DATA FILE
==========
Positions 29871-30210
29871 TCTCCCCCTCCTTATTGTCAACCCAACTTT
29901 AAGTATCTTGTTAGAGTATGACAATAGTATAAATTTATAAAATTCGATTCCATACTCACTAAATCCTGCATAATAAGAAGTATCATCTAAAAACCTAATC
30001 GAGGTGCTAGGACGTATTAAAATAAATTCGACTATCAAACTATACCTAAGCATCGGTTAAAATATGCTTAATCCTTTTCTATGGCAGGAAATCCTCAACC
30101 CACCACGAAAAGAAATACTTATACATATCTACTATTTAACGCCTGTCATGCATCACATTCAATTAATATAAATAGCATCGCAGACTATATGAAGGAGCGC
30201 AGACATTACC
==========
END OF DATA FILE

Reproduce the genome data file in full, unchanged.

Positions 29871-30210
29871 TCTCCCCCTCCTTATTGTCAACCCAACTTT
29901 AAGTATCTTGTTAGAGTATGACAATAGTATAAATTTATAAAATTCGATTCCATACTCACTAAATCCTGCATAATAAGAAGTATCATCTAAAAACCTAATC
30001 GAGGTGCTAGGACGTATTAAAATAAATTCGACTATCAAACTATACCTAAGCATCGGTTAAAATATGCTTAATCCTTTTCTATGGCAGGAAATCCTCAACC
30101 CACCACGAAAAGAAATACTTATACATATCTACTATTTAACGCCTGTCATGCATCACATTCAATTAATATAAATAGCATCGCAGACTATATGAAGGAGCGC
30201 AGACATTACC